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Healthy You

7 unhealthy habits to quit this year

Thursday, January 04, 2024 9:42 AM

By Endeavor Health

The start of a new year is often when people mark a fresh start in some aspect of life.

Whether it’s exercising, eating healthy or something else, you resolve to really do it this year.

But if you don’t have a specific goal in mind, where should you begin? Take stock of your daily habits and you might come up with some answers.

Man working on computer

Habits form easily and are often influenced by the people around us. Heck, some of us likely have habits in practice now that formed during the pandemic.

“Everyone has a habit or two they’d like to change,” said Vivian Salazar, MD, an internal medicine physician with Endeavor Health. “The key is targeting a habit for change that would improve your health and wellbeing over time.”

Need some inspiration? This list of unhealthy habits is a good place to start. Consider making a New Year’s resolution to stop one or more of these:

  1. Smoking. This is a tough habit to break, yet it consistently tops the list of things physicians recommend people avoid. Smoking not only can cause cancer, it can also cause heart disease, stroke, diabetes and COPD and increases your risk for a host of additional diseases. Talk to your primary care physician about quitting, as they will have resources that can help.
  2. Sitting all day. Not getting enough exercise can cause health problems as we age. Experts recommend at least 150 minutes of exercise each week, which is about 20 minutes a day. Exercise can help strengthen your bones, improve your cardiovascular system and even lead to better mental health.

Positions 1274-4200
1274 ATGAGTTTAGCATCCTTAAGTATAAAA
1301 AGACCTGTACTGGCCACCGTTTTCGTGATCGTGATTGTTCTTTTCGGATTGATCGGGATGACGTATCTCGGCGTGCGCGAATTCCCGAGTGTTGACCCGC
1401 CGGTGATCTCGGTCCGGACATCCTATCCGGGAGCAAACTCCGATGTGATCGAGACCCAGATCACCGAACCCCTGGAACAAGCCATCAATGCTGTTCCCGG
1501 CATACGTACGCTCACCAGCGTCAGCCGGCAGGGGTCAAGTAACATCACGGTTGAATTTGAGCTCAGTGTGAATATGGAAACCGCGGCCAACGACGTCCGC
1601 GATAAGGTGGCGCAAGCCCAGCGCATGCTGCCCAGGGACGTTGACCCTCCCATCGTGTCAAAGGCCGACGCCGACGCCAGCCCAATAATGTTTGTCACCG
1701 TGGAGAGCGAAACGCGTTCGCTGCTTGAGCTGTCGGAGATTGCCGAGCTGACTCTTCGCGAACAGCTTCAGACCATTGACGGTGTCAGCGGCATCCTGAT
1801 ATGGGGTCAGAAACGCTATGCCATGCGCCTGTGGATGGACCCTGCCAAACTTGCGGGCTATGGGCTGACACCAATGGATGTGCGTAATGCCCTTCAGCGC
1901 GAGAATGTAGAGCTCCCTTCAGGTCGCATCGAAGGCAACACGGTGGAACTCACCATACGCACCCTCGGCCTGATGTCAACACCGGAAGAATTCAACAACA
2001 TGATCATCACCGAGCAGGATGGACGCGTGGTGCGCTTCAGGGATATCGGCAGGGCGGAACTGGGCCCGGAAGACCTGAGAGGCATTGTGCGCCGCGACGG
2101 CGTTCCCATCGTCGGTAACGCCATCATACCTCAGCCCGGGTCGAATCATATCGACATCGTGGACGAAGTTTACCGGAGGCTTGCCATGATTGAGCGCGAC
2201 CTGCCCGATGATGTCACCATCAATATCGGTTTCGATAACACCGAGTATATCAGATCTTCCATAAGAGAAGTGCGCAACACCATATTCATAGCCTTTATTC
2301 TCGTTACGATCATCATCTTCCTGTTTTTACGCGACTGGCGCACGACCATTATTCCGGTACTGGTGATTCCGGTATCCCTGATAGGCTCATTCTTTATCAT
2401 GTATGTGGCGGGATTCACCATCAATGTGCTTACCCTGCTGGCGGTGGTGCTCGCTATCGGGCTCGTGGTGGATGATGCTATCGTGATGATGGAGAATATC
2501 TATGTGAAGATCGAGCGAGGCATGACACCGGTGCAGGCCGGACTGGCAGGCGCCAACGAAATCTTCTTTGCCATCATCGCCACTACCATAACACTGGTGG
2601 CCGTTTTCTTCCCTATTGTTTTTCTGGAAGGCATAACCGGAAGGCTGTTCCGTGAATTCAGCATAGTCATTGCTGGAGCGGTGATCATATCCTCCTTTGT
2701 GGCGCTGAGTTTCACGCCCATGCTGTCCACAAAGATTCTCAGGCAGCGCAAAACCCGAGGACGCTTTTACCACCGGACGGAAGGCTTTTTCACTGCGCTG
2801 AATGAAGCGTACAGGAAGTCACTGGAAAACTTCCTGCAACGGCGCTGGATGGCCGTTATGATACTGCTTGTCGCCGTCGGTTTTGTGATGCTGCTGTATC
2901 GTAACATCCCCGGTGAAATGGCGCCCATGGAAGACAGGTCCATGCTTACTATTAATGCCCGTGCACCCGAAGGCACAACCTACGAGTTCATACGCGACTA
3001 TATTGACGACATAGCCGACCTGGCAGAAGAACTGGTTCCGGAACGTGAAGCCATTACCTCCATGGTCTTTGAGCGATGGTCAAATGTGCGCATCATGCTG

3. Poor eating habits. Sugar is hard to avoid in today’s world, but it’s crucial that we try whenever possible. Did you know that someone who consistently reaches for sweetened beverages throughout the day could potentially lose 15 pounds in a year just by switching their beverage to water? Take a hiatus from take-out and fast food. “The Mediterranean diet offers a heart and brain-healthy roadmap for those trying to figure out how to eat healthy,” Dr. Salazar said. “Simply cooking at home more often and eating fruits and vegetables will help establish a new, healthier habit.”
  4. Running on too little sleep. Not getting enough sleep can lead to a higher risk for things like obesity, heart disease and dementia. Adults should aim for an average of 7-8 hours of sleep each night, which can help reduce stress and improve overall health.
  5. Avoiding the doctor. When you have a hectic, packed schedule, it’s not always easy to pencil in a physical. But when you think about your future health, it’s worth the time. Seeing your physician (and dentist and ophthalmologist) on a regular basis ensures you have a baseline record of your health and are up to date on preventive screenings. This can help you avoid surprises down the road and often prevents small health issues from becoming big health issues.
  6. Not making time for yourself. Maintaining a good work/life balance is important, and so is a go-time/downtime balance. Carving out time for self-care is not only smart, it’s essential to your mental wellbeing. What would you do if you had an hour of free time?
  7. Staying in a comfortable mental rut. Getting enough sleep, exercising regularly and eating healthy all help keep your brain in top shape. Adding activities that challenge your cognitive ability helps too. Learn a new skill, start a hobby, volunteer — trying something new helps keep your mind sharp.

NorthShore University HealthSystem, Swedish Hospital, Northwest Community Healthcare and Edward-Elmhurst Health are now united under one name, Endeavor Health. We’re setting a new standard for healthcare that’s focused on you, because your best health is our endeavor. Learn more.

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